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Facebook placates Europe for now

Zuckerberg Facebook F8

In a bid to keep the European Commission off its back social media giant Facebook is admitting to its users that they’re the product.

Despite this being the media business model since the first newspapers were printed, the EC seems to think making Facebook spell out its business model represents some kind of progress. Those few users that even care will now be able to find some kind ‘digital media for dummies’ guide buried somewhere in their Facebook details. This is probably a product of all the faux outrage expressed when it was revealed that politicians can use Facebook for targeted advertising before elections.

This thrilling new section of Facebook will also clarify the nature of the implicit contract users enter into with Facebook when they post stuff, as well as clarify the rules for removing posts and suspending accounts. Facebook has vowed to be a bit more reasonable when it comes to unilaterally changing its Ts and Cs, and to admit its liabilities when it comes to things like Cambridge Analytica.

“Today Facebook finally shows commitment to more transparency and straight forward language in its terms of use,” said Commissioner Vera Jourová. “A company that wants to restore consumers trust after the Facebook/ Cambridge Analytica scandal should not hide behind complicated, legalistic jargon on how it is making billions on people’s data. Now, users will clearly understand that their data is used by the social network to sell targeted ads. By joining forces, the consumer authorities and the European Commission, stand up for the rights of EU consumers.”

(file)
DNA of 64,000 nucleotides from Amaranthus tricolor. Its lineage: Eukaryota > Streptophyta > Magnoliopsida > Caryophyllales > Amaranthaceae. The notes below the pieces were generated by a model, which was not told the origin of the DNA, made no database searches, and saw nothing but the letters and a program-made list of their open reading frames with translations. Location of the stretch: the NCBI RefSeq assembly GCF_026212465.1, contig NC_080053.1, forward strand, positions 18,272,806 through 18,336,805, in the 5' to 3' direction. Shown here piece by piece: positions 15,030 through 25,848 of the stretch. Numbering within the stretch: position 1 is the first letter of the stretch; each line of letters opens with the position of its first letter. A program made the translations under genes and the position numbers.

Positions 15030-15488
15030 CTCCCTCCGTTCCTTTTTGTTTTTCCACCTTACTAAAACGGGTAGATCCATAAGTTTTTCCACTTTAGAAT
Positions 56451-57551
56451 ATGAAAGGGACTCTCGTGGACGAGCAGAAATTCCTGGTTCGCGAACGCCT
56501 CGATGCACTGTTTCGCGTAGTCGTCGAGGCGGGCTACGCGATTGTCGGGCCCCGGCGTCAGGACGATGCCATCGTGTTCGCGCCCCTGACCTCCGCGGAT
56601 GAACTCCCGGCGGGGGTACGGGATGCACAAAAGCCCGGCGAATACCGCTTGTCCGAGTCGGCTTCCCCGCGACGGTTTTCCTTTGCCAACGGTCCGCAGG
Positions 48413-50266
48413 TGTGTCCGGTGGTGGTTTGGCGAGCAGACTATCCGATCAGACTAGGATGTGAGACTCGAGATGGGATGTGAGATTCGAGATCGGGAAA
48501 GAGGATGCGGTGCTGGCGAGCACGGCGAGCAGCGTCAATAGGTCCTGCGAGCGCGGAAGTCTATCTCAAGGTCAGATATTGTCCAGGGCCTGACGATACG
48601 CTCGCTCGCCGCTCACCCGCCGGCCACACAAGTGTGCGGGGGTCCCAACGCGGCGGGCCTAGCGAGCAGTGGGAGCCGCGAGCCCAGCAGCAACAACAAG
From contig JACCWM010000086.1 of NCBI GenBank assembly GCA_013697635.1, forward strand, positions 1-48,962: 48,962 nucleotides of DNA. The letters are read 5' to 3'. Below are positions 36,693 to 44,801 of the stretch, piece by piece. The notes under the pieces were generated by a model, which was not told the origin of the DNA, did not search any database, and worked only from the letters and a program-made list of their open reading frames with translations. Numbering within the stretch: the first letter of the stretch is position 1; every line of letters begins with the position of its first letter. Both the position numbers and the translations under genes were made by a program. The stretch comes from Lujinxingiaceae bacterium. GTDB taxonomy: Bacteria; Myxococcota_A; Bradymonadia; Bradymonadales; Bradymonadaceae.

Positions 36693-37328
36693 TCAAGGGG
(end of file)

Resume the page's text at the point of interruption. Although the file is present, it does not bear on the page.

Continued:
If this is all Facebook has to do to get the EC off its back then Mark Zuckerberg must be laughing himself sick right now, pausing only to sign off a massive pay rise for Nick Clegg. Companies like Google and Microsoft have probably already written to the EC, asking why they weren’t given the ‘publish some clarifications’ option before getting fined into next week. While this seems to have temporarily placated the EC, Facebook’s minimal gesture seems useless to its users.


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